Paper Girls #26
Image Comics / $3.99
Written by Brian K. Vaughan.
Art by Cliff Chiang.
Colors by Matthew Wilson.
Color flatting by Dee Cunniffe.
Letters and design by Jared K. Fletcher.
MJ: This is the end, folks. No, scratch that: This is the beginning of the end. Ready or not, Paper Girls, everyone’s favorite time travel yarn from Image Comics, is approaching its conclusion. It’s time to discover our destination after this four-and-a-half year journey with Erin, KJ, Tiffany, and Mac (not to mention the various doppelgängers and clones thereof).
Though often compared to writer Brian K. Vaughan’s other Image juggernaut Saga, Paper Girls is a much different beast. And stellar art by Cliff Chiang, Matthew Wilson, and Dee Cunniffe, with flawless design and letters from Jared Fletcher, set it apart from any and every comic currently going. Intricate and complex plotting (as it’s a time-travel story, all manner of twisty paradoxes naturally come with the territory) have made the series more and more formidable as it’s run its course… which has, predictably, made us that much more attached to the series’ four eponymous protagonists, as well.
Image has a number of their biggest blockbuster-level series ending within the year, and while each of them are monumental and will be supremely influential for generations to come, Paper Girls is one series that I will miss with all my heart. So get those tray tables up and your seatbelts fastened; Paper Girls has begun its descent and we can only expect a bumpy—and glorious—ride.
Black Hammer ’45 #1
Dark Horse Comics / $3.99
Written by Ray Fawkes.
Story by Jeff Lemire and Ray Fawkes.
Art by Matt Kindt.
Colors by Sharlene Kindt.
Letters by Marie Enger.
JJ: Black Hammer has taken us to other dimensions, the future, the past. Fixed places in time and space, just like an ambitious superhero mythology ought. And if you’ve been keeping up with Black Hammer, you know its world lives like other comic universes do, with various points of interest popping up as it continues to expand. It’s exhilarating to watch.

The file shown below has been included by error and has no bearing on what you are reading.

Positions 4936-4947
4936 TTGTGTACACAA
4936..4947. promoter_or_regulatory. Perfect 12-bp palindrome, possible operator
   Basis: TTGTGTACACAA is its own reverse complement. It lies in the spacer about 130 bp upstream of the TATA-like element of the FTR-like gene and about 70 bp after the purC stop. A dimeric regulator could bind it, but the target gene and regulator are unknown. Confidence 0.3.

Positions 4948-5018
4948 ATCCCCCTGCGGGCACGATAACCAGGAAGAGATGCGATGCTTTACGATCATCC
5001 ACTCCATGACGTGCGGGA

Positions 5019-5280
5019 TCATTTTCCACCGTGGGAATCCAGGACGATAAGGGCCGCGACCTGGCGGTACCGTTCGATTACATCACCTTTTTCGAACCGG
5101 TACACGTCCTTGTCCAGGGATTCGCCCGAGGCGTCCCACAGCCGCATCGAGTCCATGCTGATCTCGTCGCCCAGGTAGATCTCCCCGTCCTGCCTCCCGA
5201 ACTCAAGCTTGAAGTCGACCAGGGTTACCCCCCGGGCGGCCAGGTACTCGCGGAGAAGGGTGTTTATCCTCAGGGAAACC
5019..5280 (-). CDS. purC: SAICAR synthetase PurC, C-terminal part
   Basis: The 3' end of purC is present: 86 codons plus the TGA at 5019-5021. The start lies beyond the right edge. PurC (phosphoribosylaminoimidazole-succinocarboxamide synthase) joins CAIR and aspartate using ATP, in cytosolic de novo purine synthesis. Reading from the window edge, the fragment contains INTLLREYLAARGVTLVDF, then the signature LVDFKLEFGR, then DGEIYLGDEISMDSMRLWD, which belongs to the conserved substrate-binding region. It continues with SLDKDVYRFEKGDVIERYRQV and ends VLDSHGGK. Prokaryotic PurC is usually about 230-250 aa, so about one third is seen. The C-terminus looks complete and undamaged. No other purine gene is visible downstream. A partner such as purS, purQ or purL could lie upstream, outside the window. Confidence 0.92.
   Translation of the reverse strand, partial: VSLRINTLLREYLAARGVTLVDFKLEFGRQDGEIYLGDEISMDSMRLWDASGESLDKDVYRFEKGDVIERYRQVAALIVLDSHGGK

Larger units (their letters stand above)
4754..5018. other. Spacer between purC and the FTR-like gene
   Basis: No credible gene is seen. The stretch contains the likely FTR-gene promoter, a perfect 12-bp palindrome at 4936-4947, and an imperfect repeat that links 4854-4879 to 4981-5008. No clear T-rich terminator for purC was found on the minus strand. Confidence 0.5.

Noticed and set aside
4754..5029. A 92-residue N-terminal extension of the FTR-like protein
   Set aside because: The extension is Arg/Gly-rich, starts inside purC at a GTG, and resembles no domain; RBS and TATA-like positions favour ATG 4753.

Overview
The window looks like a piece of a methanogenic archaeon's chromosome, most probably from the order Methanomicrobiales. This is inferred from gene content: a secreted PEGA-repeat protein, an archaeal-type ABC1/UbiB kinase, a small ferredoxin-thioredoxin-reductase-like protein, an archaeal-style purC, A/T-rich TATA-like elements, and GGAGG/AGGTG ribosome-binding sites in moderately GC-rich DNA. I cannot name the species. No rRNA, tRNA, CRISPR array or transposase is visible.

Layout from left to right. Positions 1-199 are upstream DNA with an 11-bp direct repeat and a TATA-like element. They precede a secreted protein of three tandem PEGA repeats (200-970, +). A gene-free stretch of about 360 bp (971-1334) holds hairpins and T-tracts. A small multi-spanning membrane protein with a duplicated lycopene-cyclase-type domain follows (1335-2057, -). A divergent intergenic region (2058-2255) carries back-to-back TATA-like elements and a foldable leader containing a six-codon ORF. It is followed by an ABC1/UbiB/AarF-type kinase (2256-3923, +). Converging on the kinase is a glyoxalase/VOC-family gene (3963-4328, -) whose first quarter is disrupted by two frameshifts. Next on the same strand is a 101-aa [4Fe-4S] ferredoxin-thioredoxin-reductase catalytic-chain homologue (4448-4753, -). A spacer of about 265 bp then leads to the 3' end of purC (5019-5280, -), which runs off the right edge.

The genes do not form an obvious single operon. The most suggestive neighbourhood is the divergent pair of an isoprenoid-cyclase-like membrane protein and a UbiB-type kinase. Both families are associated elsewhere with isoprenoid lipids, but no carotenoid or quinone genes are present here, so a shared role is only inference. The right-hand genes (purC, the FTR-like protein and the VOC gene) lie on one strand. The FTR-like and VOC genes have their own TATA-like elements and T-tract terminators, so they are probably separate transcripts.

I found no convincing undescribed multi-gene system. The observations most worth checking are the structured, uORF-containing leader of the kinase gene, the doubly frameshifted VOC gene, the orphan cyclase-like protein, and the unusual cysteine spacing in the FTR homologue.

Now Jeff Lemire’s über-myth leaps into the fray of World War II in Black Hammer ’45. It’s a title that denotes the critical year of the The Second War, where the tide turned in favor of the righteous. Comics, still in its adolescence, did its part in the titanic struggle: Captain America, Superman, The Human Torch and Toro, all of them and more were depicted smashing the Axis threat, and even Batman and Robin reminded Americans to buy war bonds in the Allied effort. Now it’s Black Hammer‘s turn, retrospectively, to rally against the dread Nazi forces. Eyes to the sky! There flies the Black Hammer Squadron!
Ray Fawkes, no stranger to the power of wonder and dreams, works from a story co-plotted by Lemire to spin a boffo wartime yarn. The Black Hammer heroics we’ve come to expect and presented in a most unexpected way, ’45 pays tribute to the Tuskegee Airmen of WWII while simultaneously expanding one of the most robust comic stories told in our modern age. No small feat. With Matt and Sharlene Kindt on the art team this melodrama is given a modest picturebook quality, where gallantry gives way to modesty, where simple, good men fought against a frightening wave of evil but only a few lived to come home again. It’s an arresting read. Don’t miss it.
What books are you looking forward to reading this week? Sound off in the comments below.